I worked at a small pet store in Fl for several years that sold pet supplies and small animals that were from breeders the owner knew and did business with for a long time (birds, a few reptiles, rodents and fish). He refused to sell cats/dogs because he refused to support the mills. He also took in animals people could no longer care for when he could (fish that grew too big for someone's tank or an untamed bird or rabbit that someone did not want anymore) and would try to find homes, eventhough he could not sell them. Sometimes he did not have the room (lack of available cages) for a "drop off" and the people would just leave the animal in a cage or box by the front door so we would see it when we opened. It was an eye opening job as far as seeing ignorance from some people. One lady bought a parrot for $100 at an auction and it was mean so she brought it in to the store in a wire carrier that the bird literallty barely fit in and refused to take it with her eventhough we had no room....an employee ended up taking it home. Another person called and asked when birds grow feet :shock: ...they had left the mom & dad in the cage after the babies hatched and the dad chewed the feet off. The other good thing about the job was he had us educate people, even if it meant that we talked them out of an animal (rich people who wanted a nice looking parrot to place in their entrance way). I think the mill thing has gone on too long and hope that the bans push on. The pet shop I worked at did fine financially without pup and cat sales and it probably did end up allowing for more shelter adoptions or purchases from breeders that actually cared. I am sure some people found BYB's to buy from, but atleast my job was not part of the problem!!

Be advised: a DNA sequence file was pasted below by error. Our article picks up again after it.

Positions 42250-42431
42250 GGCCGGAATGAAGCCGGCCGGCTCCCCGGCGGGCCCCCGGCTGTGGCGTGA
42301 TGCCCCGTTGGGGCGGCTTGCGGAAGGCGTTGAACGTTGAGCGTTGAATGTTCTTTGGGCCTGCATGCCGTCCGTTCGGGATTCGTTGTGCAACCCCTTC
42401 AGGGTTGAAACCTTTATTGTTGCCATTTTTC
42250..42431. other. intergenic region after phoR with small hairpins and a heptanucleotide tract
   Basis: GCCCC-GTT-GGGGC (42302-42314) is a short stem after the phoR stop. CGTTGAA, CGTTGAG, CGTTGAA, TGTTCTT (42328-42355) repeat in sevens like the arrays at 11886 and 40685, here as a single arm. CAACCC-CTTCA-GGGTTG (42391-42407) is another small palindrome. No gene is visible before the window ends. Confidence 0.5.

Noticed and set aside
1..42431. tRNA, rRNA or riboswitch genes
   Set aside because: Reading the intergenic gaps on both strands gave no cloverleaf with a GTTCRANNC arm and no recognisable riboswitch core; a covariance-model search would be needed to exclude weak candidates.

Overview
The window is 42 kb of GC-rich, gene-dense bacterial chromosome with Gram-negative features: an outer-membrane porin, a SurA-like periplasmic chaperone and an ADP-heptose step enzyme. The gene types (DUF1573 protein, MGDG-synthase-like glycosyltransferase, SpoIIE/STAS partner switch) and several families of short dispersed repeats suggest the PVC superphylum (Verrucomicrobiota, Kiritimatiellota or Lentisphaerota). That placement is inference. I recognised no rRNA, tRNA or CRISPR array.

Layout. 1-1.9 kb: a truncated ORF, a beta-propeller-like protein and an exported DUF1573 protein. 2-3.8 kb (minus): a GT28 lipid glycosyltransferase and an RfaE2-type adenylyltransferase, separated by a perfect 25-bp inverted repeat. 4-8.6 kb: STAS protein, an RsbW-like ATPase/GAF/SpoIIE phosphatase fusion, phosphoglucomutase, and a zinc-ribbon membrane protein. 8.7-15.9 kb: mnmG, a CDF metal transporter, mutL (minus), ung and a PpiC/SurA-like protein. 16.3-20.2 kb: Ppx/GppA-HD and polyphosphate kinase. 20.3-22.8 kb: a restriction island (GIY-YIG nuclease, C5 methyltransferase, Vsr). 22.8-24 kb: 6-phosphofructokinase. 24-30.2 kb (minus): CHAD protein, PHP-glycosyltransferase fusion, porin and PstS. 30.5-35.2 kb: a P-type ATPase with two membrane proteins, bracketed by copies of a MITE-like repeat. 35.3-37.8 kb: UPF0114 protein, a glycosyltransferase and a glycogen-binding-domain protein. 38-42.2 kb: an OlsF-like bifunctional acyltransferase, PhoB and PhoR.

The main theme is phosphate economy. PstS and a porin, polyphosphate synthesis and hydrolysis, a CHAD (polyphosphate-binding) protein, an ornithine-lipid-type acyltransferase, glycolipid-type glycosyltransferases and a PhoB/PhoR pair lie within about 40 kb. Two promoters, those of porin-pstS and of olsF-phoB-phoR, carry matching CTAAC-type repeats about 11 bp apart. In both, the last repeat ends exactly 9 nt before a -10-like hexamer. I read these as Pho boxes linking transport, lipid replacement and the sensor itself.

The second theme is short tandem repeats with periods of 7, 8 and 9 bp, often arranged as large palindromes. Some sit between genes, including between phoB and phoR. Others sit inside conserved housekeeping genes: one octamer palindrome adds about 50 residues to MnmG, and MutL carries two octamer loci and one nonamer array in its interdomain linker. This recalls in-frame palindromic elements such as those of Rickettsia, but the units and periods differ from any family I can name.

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Postby airwalk » May 28th, 2010, 10:36 am